This article by G. Birkmann first appeared in two parts in the Giddings Deutsches Volksblatt on August 12 and 19, 1937. It was translated from German by Ray Martens.
I had lived in Fedor a half year and had become somewhat accustomed to being there when Rev. Geyer wrote to ask whether I would preach and celebrate Holy Communion for him in his congregation in Serbin on Sexagesima Sunday [in old worship service agendas, the name assigned to the second Sunday before Ash Wednesday, typically in late February or early March]. The occasion would also allow both of us the opportunity to partake of the Sacrament. I accepted the invitation happily and prepared the sermon. I did not need to seek the help of any of my members to get to Serbin because for several months by that time I had my own riding horse, a so-called Mustang pony, a very serviceable animal with hooves like steel (no need to have shoes). The price which Mr. Whitfield asked was thirty-five dollars, although my Rattler, as the horse was named, cost me additional dollars a number of times if I wanted him back when he jumped the fence and ran back to the range on the East Yegua from which he had come. The saddle cost almost as much as the horse, thirty-two dollars, but that because I bought it from a good friend [a little sarcasm?]. I was asked from time to time where I bought the horse. “Is it from a Caewiyard?” [The reader will recognize in what follows that the term is spelled in various ways and that it is not a German word at all.] (The reader will not know immediately what a Caewiyard is. I did not know either and often tried to imagine exactly what a Kaewiyard could be. Finally, I hit upon it. The Spanish word [of which this is a corruption] is cabalado and means “herd of horses.” In earlier years, herds of horses roamed around and were offered for sale.) I did not get my Rattler from a Kawiyard, but from a farmer on the East Yegua.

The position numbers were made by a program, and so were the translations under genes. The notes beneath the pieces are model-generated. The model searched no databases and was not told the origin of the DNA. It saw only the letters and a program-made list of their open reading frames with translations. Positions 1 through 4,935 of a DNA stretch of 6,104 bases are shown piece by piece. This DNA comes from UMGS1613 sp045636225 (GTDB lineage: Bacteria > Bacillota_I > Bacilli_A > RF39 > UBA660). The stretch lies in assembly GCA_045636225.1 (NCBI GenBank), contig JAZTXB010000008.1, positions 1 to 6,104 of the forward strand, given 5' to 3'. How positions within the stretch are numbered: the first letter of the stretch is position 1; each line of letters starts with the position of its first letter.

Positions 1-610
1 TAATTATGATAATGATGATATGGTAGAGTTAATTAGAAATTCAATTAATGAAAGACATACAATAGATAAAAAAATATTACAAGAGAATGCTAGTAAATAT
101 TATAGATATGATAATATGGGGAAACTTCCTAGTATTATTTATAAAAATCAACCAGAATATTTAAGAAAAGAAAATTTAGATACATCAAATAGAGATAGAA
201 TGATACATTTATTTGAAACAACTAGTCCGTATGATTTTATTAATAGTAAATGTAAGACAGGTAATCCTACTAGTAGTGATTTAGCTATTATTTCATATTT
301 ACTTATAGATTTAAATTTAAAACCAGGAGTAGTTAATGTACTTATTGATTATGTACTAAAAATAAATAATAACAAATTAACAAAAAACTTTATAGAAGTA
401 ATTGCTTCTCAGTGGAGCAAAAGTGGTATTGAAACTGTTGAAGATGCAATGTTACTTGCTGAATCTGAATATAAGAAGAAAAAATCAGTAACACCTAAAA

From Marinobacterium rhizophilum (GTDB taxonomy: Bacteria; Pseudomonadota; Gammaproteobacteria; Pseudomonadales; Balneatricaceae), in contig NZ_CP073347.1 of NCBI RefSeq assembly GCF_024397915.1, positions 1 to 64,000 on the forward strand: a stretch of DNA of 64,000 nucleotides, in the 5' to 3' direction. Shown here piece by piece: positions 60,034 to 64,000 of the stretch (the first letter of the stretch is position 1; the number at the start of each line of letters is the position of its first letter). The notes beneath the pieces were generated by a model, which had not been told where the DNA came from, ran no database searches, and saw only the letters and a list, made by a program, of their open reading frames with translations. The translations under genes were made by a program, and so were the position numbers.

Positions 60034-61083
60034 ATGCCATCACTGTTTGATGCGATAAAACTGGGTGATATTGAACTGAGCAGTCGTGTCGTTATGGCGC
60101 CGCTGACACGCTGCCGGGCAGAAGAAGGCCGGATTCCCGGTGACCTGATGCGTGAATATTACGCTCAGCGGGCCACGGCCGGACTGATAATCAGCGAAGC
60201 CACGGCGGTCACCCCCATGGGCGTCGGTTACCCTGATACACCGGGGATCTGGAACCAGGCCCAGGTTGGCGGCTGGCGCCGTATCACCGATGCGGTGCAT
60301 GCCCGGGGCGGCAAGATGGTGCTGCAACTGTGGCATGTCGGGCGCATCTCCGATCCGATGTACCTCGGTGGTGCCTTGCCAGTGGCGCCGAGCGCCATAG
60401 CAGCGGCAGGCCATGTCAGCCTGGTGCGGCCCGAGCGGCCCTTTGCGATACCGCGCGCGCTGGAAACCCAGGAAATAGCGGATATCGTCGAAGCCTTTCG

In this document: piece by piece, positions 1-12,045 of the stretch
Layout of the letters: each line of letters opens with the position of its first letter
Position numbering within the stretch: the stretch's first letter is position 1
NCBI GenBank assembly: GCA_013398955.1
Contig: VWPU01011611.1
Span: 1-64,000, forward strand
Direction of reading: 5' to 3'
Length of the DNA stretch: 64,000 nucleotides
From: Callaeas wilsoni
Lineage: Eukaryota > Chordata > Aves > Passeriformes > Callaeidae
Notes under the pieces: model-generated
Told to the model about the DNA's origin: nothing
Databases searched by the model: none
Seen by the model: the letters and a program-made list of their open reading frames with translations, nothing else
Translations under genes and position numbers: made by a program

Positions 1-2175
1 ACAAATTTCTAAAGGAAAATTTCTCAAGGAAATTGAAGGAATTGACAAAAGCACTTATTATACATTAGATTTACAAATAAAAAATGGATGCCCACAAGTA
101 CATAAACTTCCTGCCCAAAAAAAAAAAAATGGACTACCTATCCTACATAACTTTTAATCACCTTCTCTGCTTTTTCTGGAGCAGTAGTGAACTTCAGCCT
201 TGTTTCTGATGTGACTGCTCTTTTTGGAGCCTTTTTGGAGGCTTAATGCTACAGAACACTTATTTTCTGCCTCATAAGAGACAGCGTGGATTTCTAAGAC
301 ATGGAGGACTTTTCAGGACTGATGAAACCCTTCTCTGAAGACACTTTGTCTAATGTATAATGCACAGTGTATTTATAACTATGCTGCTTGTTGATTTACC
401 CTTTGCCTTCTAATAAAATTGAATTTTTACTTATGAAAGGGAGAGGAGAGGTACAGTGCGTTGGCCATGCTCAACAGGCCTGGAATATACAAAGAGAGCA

So I rode to Serbin on my “handle with care” horse and on the expensive saddle, to which saddle bags were attached. The ride was no stormy gallop. I took my time and in these written lines wish also to give the reader time to participate with me in considering what there was to see along the way. At first my path took me along the left bank of the West Yegua for a couple of miles. (I passed by Wagners and by Peter Urban, who actually only later moved here to the place at which Hermann Urban had lived for so long.) So, after several miles along the creek, I crossed over, without a bridge, naturally, for bridges were almost non-existent.